In the wake of the Arab Spring revolts in 2011, the Syrian government launched the brutal repression of its own anti-regime protests, leading to a still ongoing civil war. As a result, the EU and its member states decided to terminate their diplomatic relations with President Bashar Al-Assad’s government. Now, ten years later, the situation has drastically changed. Up until 2015, it appeared that Assad’s regime might fall, but Russia’s intervention in the conflict has allowed Assad to regain almost full control of the country.
Southern Europe, the Balkans, and Realpolitik
Since Assad “won” the presidential elections in May, most European countries from the Eastern Mediterranean have re-established some level of diplomatic representation in Syria. The moves can be understood in the context of their tense relations with Turkey, Assad’s principal foreign nemesis. Turkey has been implicated in the Syrian conflict since April 2012. By supporting different factions opposed to Assad, it sought to secure its southern border from the People’s Protection Unit (YPG), which is affiliated with the Kurdistan Workers’ Party (PKK) and is considered a terrorist group.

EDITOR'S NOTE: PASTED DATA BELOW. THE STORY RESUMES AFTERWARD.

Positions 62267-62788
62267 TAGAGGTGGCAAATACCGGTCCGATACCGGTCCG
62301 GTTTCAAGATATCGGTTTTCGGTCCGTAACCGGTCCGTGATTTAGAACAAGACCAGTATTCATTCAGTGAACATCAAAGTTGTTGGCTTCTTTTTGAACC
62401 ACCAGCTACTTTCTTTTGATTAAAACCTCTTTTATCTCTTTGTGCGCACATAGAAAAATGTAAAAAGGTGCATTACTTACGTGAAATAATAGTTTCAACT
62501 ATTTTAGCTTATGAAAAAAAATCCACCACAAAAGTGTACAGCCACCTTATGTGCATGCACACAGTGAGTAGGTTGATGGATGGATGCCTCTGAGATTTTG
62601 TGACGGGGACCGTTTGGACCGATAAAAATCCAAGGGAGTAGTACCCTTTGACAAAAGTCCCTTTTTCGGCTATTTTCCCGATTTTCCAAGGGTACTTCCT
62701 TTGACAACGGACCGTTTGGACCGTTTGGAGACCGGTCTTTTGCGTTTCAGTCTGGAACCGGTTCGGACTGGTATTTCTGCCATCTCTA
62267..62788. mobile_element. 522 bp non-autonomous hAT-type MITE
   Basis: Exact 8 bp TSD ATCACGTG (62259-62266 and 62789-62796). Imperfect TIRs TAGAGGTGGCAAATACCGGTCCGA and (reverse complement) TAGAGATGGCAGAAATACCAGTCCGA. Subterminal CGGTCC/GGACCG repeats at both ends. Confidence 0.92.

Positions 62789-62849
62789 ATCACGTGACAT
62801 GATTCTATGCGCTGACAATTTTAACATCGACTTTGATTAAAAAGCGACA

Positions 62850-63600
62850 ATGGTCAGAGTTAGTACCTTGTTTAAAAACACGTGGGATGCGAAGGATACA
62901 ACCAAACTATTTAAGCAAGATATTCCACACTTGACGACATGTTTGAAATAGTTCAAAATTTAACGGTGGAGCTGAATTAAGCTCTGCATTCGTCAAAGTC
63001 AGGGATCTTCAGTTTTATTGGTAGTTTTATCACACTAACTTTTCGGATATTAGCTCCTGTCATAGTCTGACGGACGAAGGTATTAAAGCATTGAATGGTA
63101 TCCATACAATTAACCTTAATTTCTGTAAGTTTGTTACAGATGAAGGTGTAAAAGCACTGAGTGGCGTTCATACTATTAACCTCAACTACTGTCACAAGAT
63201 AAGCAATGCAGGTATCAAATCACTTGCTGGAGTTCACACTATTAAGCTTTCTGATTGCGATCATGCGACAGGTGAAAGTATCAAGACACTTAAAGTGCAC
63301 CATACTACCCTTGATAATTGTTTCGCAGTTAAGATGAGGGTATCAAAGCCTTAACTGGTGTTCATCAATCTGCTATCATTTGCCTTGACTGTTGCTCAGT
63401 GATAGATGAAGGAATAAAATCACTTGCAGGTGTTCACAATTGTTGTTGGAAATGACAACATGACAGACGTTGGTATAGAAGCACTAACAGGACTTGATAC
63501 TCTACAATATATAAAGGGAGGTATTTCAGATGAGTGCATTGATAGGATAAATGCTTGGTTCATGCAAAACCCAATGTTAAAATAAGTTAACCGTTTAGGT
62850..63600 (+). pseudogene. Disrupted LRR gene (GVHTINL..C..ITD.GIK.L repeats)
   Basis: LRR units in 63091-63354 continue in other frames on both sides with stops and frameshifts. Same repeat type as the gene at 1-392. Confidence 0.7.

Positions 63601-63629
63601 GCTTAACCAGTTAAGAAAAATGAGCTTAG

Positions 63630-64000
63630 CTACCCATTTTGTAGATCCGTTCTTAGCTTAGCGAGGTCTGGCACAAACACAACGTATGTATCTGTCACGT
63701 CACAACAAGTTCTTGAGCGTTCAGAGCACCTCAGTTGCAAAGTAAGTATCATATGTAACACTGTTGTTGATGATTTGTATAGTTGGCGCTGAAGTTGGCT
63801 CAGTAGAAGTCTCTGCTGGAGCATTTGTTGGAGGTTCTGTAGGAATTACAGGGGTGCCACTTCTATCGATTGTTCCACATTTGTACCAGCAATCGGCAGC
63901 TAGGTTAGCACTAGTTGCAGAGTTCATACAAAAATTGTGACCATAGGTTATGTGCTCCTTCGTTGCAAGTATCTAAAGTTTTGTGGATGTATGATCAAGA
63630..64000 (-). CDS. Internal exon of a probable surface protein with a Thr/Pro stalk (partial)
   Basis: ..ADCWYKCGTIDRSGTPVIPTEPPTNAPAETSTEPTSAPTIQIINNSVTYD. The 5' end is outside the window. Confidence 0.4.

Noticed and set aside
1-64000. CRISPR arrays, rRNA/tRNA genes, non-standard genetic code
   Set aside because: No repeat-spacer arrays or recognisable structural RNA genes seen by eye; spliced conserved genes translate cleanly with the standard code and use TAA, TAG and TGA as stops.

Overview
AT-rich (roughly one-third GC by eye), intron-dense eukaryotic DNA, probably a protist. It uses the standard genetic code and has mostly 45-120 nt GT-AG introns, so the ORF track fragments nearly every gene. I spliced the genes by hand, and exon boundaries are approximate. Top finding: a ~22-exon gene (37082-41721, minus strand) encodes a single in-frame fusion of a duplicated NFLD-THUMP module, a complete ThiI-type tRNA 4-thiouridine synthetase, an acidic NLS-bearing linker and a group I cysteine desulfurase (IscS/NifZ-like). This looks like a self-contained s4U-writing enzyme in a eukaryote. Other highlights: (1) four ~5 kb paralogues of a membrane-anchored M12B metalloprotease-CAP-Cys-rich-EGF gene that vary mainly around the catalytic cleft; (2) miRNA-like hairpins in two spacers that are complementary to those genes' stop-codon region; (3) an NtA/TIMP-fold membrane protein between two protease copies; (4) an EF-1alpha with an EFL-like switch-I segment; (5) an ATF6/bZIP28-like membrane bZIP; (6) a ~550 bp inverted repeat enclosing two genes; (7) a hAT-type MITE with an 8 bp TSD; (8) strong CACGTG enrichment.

Facing a diplomatic spat with Ankara over Eastern Mediterranean energy resources, Greece and Cyprus are both in the process of re-opening their embassies in Damascus. Far-right governments from the Balkans, with strong ties to Russia, have also re-established relations with Syria. Hungary re-opened its Embassy in Damascus and appointed a Chargé d’Affaires.
Facing a diplomatic spat with Ankara over Eastern Mediterranean resources, Greece and Cyprus are re-opening their embassies in Damascus.
In addition to influencing the EU’s pro-Russia foreign policy, Turkey has played an important role in the Union’s refugee policy. In 2016, Ankara accepted a deal that saw most refugees and asylum-seekers stay in Turkey, instead of going to other European countries. But it also didn’t hesitate to use it as leverage against the EU. A threat not taken lightly by governments fearing “Islamization” and the “great replacement.” They have therefore seen recognition of Assad’s presidency as the best way to keep more refugees from arriving in Europe.